A compelling, kid-friendly, and visually appealing erosion story.



From the Moments in Science series , Vol. 5

A soil conservation expert helps solve America’s Dust Bowl problem in this fifth Moments in Science picture book.

In the 1930s, eroding soil and the resulting gigantic dust storms, some reaching as high as 8,000 feet, destroyed millions of acres of farmland. When a congressional committee met in 1935 to discuss the problem, a soil scientist named Hugh Bennett (1881-1960) explained that farmers needed to change their methods, for example by rotating crops. But the committee was unconvinced it needed to take action—until a monster dust storm that “blotted out the sun” blew into Washington, D.C. Congress approved a soil conservation agency, the first of its kind, and Bennett became its director, reducing the areas affected by the Dust Bowl by half in two years. Pattison tells an entertaining story that captures not just scientific facts, but human drama as well. She makes erosion immediately understandable through simple but accurate language and attention-grabbing comparisons, such as a storm that “could have covered…Chicago in soil 12 inches (30.48 centimeters) deep.” But she doesn’t explain that plowing the deep-rooted native prairie contributed greatly to erosion. Willis’ illustrations are stylish, richly colored, and dynamic, with playful details, like the recurring image of a raccoon covering its eyes from the dust.

A compelling, kid-friendly, and visually appealing erosion story.

Pub Date: June 9, 2020

ISBN: 978-1-62944-149-8

Page Count: 34

Publisher: Mims House

Review Posted Online: May 14, 2020

Kirkus Reviews Issue: June 15, 2020

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Contentwise, an arbitrary assortment…but sure to draw fans of comics, of science, or of both.


Flash, Batman, and other characters from the DC Comics universe tackle supervillains and STEM-related topics and sometimes, both.

Credited to 20 writers and illustrators in various combinations, the 10 episodes invite readers to tag along as Mera and Aquaman visit oceanic zones from epipelagic to hadalpelagic; Supergirl helps a young scholar pick a science-project topic by taking her on a tour of the solar system; and Swamp Thing lends Poison Ivy a hand to describe how DNA works (later joining Swamp Kid to scuttle a climate-altering scheme by Arcane). In other episodes, various costumed creations explain the ins and outs of diverse large- and small-scale phenomena, including electricity, atomic structure, forensic techniques, 3-D printing, and the lactate threshold. Presumably on the supposition that the characters will be more familiar to readers than the science, the minilectures tend to start from simple basics, but the figures are mostly both redrawn to look more childlike than in the comics and identified only in passing. Drawing styles and page designs differ from chapter to chapter but not enough to interrupt overall visual unity and flow—and the cast is sufficiently diverse to include roles for superheroes (and villains) of color like Cyborg, Kid Flash, and the Latina Green Lantern, Jessica Cruz. Appended lists of websites and science-based YouTube channels, plus instructions for homespun activities related to each episode, point inspired STEM-winders toward further discoveries.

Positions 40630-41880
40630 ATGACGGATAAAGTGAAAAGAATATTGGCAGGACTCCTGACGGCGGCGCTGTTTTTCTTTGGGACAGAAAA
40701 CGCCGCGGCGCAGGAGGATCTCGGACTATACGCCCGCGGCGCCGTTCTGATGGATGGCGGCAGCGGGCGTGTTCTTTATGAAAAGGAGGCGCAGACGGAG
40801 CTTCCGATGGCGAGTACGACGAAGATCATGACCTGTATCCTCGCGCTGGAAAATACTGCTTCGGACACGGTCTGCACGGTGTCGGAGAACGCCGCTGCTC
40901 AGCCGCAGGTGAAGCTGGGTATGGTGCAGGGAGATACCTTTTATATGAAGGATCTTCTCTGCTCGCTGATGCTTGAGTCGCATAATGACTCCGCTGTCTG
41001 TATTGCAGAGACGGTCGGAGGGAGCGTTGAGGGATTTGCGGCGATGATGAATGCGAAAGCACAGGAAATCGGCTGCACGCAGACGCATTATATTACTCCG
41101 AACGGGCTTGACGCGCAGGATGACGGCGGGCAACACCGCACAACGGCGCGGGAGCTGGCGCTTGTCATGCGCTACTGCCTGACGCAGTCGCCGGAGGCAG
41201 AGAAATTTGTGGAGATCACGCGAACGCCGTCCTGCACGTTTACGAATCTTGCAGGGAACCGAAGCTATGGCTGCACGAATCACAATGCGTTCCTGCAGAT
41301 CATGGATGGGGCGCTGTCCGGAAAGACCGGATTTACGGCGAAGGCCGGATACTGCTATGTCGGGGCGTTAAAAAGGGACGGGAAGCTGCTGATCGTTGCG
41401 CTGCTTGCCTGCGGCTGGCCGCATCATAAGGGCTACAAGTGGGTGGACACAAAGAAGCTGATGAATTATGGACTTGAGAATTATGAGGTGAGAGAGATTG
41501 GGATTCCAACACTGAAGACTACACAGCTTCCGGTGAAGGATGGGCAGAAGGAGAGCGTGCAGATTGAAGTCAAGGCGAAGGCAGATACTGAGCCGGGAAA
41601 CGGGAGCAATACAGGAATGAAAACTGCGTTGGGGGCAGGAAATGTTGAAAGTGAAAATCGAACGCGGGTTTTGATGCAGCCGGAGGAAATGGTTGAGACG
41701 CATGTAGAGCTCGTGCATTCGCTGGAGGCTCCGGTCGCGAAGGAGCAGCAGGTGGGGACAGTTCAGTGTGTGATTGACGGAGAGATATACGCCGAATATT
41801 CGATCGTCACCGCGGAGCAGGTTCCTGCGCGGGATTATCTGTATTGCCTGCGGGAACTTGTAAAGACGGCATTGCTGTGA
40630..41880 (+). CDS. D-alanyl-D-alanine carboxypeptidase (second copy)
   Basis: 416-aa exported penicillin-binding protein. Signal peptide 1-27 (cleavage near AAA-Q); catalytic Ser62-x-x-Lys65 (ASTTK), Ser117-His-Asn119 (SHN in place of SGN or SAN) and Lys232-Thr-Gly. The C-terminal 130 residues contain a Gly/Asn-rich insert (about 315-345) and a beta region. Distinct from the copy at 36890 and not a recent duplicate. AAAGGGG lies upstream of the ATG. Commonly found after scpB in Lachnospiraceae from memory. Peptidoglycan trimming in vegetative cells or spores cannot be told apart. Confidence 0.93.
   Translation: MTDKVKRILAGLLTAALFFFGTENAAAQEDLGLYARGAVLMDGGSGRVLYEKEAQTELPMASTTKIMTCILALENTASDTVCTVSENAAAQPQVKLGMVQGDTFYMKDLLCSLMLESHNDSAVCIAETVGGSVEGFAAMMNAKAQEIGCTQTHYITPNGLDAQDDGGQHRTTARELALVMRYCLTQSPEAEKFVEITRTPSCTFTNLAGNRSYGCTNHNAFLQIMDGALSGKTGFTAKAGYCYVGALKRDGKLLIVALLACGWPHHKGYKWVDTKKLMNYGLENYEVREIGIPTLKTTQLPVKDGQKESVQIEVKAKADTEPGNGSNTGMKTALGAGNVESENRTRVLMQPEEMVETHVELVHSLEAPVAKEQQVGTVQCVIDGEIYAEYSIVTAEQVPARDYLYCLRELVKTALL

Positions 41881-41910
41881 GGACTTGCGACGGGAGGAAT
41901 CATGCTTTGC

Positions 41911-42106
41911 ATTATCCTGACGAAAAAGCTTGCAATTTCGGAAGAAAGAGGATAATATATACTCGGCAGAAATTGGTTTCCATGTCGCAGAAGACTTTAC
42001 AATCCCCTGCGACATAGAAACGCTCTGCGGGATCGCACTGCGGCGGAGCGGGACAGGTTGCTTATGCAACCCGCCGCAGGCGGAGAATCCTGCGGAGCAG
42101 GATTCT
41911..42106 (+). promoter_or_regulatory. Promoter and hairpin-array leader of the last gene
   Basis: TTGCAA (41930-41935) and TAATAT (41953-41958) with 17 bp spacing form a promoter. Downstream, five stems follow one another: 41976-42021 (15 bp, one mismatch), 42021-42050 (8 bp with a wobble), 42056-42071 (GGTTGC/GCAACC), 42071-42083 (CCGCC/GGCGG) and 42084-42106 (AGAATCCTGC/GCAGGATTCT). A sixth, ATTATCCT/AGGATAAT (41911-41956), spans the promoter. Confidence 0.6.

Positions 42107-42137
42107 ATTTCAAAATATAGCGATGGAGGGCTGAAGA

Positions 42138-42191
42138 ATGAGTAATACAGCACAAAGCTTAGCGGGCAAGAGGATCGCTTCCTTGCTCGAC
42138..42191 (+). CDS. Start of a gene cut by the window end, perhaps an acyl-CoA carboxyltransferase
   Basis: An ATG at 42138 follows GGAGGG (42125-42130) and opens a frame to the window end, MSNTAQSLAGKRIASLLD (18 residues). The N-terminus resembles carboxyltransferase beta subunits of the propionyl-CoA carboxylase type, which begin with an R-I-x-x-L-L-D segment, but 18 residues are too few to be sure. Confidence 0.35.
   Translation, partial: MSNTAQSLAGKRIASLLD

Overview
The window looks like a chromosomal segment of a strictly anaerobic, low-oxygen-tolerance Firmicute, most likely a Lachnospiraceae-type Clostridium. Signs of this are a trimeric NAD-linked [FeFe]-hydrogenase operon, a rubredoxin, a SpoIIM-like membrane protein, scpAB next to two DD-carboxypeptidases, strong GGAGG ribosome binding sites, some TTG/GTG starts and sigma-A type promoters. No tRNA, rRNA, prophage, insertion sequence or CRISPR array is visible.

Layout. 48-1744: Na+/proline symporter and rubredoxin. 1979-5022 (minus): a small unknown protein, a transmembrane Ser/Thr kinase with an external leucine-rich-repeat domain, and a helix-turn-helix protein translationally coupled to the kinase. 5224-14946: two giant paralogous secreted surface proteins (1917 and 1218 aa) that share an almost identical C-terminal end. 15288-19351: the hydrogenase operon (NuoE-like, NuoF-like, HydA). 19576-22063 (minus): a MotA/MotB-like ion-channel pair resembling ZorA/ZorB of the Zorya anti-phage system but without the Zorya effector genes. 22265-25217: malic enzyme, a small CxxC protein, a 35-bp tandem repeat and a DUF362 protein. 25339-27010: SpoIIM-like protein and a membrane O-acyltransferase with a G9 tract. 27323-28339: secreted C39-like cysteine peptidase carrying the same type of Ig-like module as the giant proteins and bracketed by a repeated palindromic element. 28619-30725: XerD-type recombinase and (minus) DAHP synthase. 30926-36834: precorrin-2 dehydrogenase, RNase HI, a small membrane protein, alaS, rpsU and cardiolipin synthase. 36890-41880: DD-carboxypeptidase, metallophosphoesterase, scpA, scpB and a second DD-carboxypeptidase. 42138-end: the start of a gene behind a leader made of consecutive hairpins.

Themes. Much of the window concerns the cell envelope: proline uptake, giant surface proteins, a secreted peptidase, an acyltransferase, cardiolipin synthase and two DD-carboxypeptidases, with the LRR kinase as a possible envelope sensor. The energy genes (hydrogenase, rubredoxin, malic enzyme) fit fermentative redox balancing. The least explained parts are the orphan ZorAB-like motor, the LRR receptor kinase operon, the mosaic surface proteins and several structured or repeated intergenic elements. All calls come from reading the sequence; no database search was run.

Contentwise, an arbitrary assortment…but sure to draw fans of comics, of science, or of both. (Graphic nonfiction. 9-12)

Pub Date: Feb. 2, 2021

ISBN: 978-1-77950-382-4

Page Count: 160

Publisher: DC

Review Posted Online: Jan. 13, 2021

Kirkus Reviews Issue: Feb. 1, 2021

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What better way to make natural history slide down easily? (index) (Nonfiction. 8-10)



Cusick floats a slick, select gallery of nature’s spitters, nose-pickers, oozers, and slimers—most but not all nonhuman—atop nourishing globs of scientific information.

Title notwithstanding, the book is limited just to mucus and saliva. Following introductory looks at the major components of each, Cusick describes their often similar uses in nature—in swallowing or expelling foreign matter, fighting disease, predation and defense, camouflage, travel, communication (“Aren’t you glad humans use words to communicate?”), home construction, nutrition, and more. All of this is presented in easily digestible observations placed among, and often referring to, color photos of slime-covered goby fish, a giraffe with its tongue up its nose, various drooling animals, including a white infant, and like photogenic subjects. Two simple experiments cater to hands-on types, but any readers who take delight in sentences like “Some fungus beetles eat snail slime mucus” come away both stimulated and informed.

What better way to make natural history slide down easily? (index) (Nonfiction. 8-10)

Pub Date: Dec. 15, 2016

ISBN: 978-1-63322-115-4

Page Count: 80

Publisher: Moondance/Quarto

Review Posted Online: Sept. 19, 2016

Kirkus Reviews Issue: Oct. 1, 2016

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